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National Association of Managed Care Physicians Fall Forum 2019

What Do Physicians Really Think of Quality Metrics, and What's Needed to Drive Better Performance?

There’s a question as to whether these metrics actually translate into what’s actually driving quality care, explained Loren Meyer, MD, president of HCA Physician Services, during a session at the National Association of Managed Care Physicians 2019 Fall Managed Care Forum being held October 10-11 in Las Vegas, Nevada.
It’s no secret that physicians are spread thin trying to deliver care. In addition to the traditional role of caring for their patients, there has more recently been the addition of measuring quality outcomes.

And, there’s question as to whether these metrics actually translate into what’s actually driving quality care, explained Loren Meyer, MD, president of HCA Physician Services, during a session at the National Association of Managed Care Physicians 2019 Fall Managed Care Forum being held October 10-11 in Las Vegas, Nevada.

For example, said Meyer, the Healthcare Effectiveness Data and Information Set, which is implemented by the National Committee for Quality Assurance, is a tool used by more than 90% of insurers to measure performance. The set, which includes 81 measures across 5 domains of care, are meant to compare health plan performances but are now being used to compare practices, and many of these measures may not be applicable, according to Meyer.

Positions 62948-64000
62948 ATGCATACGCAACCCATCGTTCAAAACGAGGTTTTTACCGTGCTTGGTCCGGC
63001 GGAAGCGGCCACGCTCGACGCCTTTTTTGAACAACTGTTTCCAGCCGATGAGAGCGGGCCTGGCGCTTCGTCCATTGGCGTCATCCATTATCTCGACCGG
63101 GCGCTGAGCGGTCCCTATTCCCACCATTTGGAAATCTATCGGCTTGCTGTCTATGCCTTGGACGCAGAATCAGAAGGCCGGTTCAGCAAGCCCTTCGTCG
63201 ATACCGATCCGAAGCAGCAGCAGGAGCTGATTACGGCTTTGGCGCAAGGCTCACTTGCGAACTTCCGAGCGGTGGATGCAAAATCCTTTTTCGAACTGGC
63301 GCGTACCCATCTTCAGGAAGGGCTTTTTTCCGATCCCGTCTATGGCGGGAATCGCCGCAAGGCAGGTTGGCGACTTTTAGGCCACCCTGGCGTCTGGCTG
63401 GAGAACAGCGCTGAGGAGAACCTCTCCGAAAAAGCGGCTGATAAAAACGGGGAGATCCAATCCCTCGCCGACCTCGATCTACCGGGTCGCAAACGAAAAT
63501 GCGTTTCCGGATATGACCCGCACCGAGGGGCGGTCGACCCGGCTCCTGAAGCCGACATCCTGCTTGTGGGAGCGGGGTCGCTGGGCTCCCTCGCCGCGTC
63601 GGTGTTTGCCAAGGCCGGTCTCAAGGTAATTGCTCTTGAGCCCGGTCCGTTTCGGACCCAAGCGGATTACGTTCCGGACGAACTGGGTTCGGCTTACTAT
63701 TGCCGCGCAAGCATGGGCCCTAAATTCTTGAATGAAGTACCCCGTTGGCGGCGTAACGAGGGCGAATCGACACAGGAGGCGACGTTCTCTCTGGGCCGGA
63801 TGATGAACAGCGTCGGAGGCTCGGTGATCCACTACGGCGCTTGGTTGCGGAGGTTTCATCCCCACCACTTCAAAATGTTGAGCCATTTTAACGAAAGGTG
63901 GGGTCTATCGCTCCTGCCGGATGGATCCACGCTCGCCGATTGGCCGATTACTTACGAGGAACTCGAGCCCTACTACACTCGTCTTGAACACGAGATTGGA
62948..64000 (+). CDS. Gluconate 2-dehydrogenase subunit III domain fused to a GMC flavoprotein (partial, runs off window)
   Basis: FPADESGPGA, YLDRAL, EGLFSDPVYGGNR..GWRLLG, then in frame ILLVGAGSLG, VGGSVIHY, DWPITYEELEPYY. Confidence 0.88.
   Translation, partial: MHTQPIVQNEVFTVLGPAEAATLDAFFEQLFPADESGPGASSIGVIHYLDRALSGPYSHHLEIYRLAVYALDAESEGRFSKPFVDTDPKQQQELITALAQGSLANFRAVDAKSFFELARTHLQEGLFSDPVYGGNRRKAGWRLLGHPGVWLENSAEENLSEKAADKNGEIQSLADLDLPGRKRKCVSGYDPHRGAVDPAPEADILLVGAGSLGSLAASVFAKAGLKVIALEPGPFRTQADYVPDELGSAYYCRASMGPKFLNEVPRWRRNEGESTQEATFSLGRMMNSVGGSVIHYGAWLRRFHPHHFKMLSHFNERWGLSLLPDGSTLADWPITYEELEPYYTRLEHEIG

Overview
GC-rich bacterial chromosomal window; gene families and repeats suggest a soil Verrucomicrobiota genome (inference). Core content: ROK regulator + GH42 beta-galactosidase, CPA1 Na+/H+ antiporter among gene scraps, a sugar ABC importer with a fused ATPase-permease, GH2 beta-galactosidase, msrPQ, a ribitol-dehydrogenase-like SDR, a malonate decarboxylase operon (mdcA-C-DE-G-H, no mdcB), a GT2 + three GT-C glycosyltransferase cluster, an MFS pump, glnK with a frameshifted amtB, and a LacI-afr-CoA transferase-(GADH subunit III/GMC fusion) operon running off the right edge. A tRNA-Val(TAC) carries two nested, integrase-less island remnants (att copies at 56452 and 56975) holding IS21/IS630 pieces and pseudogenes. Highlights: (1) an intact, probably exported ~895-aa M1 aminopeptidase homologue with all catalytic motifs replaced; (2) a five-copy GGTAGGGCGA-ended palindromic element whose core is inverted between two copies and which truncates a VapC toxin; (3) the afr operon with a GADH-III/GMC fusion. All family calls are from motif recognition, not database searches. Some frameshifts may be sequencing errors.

“We know at the macro level that we have a lot of opportunity, but for me the question comes back down to what’s going on at the local level?” said Meyer, explaining that it’s essential to know how providers are responding and adapting to these quality measures.

In order to find out just that, HCA Physician Services constructed a survey through Survey Monkey in June that surveyed employed physicians across markets in 7 states—Colorado, Florida, Kansas, Louisiana, Montana, Minnesota, and New Hampshire.

There were 132 responses—a 24% response rate—consisting of primary care providers, medical subspecialists, and surgical specialists. Of the responses, the majority came from primary care providers, followed by surgical specialists and then medical specialists. The majority of respondents had been in practice for more than 20 years.

The survey revealed that physicians are pretty interested in achieving high-level performance on clinical quality metrics. On a scale of 1-10, there was an interest level of 7. Digging deeper, the survey asked respondents to rank 4 drivers of interest from the most influential to least influential. Driving high quality care was the main catalyst, the researchers found. 

“They believe in metrics, they understand the relationship between what’s being measured to and the care of their patient population,” said Meyer, reflecting on the results.

Meanwhile, the other 3 drivers—desire to excel on metrics associated with my practice, reducing national healthcare expenditures, and personal financial incentives—had mixed rankings.


 
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